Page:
In this paper, we use game theory to model a general participation game for a distributed and dynamic network. Such networks may include sensing and control agents. The main problem we are interested in is how to achieve broad participation while aligning the incentives of all the participating agents. A consumer node is willing to invest an amount of rewards to get a set of networked sensor nodes, alternatively agents, to participate in some desirable activity; for example rewarding nodes by allocating more bandwidth to them. For the scope of this paper, the agents are heterogeneous sensors, and the consumer is a supervising sensor whether that be a human or a super-node. The consumer desires an accurate reading of a signal of interest; however, it may only communicate with its direct neighbors, or the sensors closest to it. Therefore, it must incentivize its neighbors to participate in further advertising and participating in the (sensing) activity. The neighbors then incentivize their neighbors to participate, and so on. We assume the commodity being traded to be the agent’s participation in the activity; sensing a signal, and forwarding a query are some examples of participation. In the resulting game, agents choose their offers strategically. We prove the existence of equilibria for specific utility functions and simple network structures.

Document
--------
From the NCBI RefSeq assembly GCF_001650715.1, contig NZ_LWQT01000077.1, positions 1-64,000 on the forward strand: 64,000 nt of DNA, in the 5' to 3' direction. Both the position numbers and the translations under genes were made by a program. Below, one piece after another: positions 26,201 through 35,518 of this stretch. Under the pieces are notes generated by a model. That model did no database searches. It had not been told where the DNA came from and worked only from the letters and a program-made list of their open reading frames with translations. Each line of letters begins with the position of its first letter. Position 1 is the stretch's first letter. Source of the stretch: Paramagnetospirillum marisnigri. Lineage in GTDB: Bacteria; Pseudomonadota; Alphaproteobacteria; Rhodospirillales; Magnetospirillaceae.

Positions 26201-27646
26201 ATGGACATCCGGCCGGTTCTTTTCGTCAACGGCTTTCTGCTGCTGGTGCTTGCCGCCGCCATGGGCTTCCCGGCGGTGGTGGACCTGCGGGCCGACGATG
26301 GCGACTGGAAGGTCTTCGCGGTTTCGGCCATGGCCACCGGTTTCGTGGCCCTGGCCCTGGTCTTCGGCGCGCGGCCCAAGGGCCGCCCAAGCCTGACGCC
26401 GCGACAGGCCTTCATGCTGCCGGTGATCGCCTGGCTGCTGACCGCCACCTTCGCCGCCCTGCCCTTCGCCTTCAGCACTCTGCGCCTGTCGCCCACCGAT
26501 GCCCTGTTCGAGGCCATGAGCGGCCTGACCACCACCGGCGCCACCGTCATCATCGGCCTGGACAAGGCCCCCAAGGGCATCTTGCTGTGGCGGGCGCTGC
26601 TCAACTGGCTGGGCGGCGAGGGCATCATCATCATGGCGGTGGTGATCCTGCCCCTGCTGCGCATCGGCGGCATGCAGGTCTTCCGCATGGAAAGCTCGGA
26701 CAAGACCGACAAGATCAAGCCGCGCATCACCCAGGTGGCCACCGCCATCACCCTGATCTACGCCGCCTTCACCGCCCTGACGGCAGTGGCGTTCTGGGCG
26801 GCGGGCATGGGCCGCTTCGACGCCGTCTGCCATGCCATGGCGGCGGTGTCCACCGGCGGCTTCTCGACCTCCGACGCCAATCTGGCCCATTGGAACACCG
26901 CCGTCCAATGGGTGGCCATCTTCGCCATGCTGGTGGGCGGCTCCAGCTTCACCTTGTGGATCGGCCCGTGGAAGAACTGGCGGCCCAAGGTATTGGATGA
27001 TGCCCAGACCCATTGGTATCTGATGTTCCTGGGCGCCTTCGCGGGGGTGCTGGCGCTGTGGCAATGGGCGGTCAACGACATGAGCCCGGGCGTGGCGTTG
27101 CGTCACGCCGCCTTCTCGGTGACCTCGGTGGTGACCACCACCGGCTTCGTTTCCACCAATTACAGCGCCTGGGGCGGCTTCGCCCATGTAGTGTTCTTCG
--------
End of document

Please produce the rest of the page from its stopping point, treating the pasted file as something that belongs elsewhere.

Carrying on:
Permitted by IEEE http://ieeexplore.ieee.org/xpls/abs_all.jsp?arnumber=6044543&tag=1
Khoury, J; Chaouki T. Abdallah; and J Crichigno. "Incentivizing Cooperation in Sensor and Control Networks." (2011): 19-24. doi:10.1109/CACSD.2011.6044543.